The officer, subsequently identified as Laimayum Bishwanath Sharma, is a serving officer of the Manipur Police, who has been assigned as security to the local Rashtriya Swayamsevak Sangh (RSS). The RSS is a right-wing nationalist organisation with strong links to the ruling Bharatiya Janata Party (BJP). Sobita has since been informed by the police that officer Sharma has been arrested and suspended from service with immediate effect in connection with the threats against her. The officer was taken before the Court of the Chief Judicial Magistrate Imphal East and released on bail.
This was not the first time that Sobita has been threatened and attacked for her work. On 4th July 2019, a group of unidentified men travelling in a four-wheel-drive vehicle opened fire at her daughter, Urikhimbam Thoibi. The men had trailed Urikhimbam for some distance and shot at her and two other relatives, including a minor child, as they ran into her residence. They managed to escape unharmed.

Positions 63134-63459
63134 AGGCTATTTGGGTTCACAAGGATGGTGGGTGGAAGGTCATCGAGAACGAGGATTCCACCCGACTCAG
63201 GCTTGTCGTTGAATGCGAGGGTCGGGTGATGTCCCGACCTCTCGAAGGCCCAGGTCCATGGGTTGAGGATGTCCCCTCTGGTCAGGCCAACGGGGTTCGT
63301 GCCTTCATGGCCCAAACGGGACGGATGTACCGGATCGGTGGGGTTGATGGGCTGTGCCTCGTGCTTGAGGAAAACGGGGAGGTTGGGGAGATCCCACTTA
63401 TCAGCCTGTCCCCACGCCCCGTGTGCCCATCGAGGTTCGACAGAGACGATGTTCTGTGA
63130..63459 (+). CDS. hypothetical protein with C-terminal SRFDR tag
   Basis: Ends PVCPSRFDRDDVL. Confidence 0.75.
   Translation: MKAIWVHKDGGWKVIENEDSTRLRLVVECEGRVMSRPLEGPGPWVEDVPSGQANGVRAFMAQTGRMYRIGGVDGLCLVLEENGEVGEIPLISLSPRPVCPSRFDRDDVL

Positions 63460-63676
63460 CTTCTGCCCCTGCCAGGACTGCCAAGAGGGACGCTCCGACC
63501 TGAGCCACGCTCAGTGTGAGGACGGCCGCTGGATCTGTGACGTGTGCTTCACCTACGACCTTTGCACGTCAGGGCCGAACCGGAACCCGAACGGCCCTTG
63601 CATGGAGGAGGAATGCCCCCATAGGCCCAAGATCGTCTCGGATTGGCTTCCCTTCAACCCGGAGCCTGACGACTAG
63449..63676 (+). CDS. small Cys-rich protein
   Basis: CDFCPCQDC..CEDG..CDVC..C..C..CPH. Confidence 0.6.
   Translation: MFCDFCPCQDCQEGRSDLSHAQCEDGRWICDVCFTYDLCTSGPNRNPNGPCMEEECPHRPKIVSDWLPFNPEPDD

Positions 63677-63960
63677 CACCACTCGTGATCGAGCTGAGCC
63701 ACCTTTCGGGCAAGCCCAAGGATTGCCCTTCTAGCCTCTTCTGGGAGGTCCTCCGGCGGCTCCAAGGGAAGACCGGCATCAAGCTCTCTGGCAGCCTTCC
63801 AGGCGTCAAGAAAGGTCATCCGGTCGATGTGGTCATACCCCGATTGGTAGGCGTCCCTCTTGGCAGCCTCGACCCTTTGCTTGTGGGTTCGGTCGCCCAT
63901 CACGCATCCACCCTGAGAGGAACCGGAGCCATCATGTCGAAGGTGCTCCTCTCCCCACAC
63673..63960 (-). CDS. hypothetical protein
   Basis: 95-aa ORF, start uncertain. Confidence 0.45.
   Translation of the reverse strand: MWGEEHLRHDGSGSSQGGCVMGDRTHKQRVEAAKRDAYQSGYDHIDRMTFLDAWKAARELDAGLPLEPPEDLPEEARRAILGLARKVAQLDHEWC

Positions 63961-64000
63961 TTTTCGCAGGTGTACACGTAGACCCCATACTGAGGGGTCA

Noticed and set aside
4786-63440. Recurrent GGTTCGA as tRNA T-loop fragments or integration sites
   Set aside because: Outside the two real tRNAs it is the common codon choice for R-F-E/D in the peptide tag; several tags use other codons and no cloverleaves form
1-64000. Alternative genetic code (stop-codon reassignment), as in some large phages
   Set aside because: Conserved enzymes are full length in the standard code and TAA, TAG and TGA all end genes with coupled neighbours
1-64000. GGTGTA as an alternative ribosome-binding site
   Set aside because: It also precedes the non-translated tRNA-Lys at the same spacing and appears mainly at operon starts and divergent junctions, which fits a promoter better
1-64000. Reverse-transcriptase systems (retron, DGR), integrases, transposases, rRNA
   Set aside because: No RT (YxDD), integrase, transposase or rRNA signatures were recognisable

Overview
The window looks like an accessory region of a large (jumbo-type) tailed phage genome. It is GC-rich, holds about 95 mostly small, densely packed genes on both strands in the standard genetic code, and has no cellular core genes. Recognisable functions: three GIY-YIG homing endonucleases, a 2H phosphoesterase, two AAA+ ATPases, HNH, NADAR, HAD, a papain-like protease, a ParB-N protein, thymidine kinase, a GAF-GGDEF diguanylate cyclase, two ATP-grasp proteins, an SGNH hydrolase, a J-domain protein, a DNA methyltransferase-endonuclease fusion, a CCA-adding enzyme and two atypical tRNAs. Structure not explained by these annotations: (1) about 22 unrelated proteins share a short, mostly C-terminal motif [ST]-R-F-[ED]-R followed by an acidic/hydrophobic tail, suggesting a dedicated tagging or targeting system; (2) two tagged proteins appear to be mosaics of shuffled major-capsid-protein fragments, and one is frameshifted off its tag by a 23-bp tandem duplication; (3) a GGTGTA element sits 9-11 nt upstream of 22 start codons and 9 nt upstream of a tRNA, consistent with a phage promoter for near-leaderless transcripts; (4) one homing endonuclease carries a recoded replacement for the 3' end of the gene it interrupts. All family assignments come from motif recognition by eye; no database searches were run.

Prominent academic Sujatha Surepally harassed for her activism
Prof Sujatha Surepally is an outspoken activist for Dalit and women's rights, and she has been targeted online on Facebook by Hindutva goons and is being falsely accused of burning images of ‘Bharat Mata’. #DigitalHifazathttps://t.co/8hME5czodV— Feminism in India (@FeminismInIndia) January 4, 2018
On 15th May 2019 the Akhil Bharatya Vidyarthi Parishad (ABVP) held a protest at the Satavahana University in Telangana against Dr. Sujatha Surepally, a prominent Dalit feminist scholar, environmental activist and Head of the Department of Sociology at the University. The right-wing student group, affiliated to the Bharatiya Janata Party (BJP) and the Rashtriya Swayamsevak Sangh (RSS), alleged that professor Sujatha was involved in Maoist activity as she and her students had visited Bhadrachalam tribal areas and filed a complaint with the police.
However, according to Human Rights Defenders Alert, the protest against Sujatha Surepally is linked to her advocacy against a male faculty member accused of sexually harassing women students at the University. After raising the issue consistently, the University constituted a committee and reportedly took disciplinary action against the alleged perpetrator, Dr. Srinivas, who has active connections to the RSS, a right-wing organisation.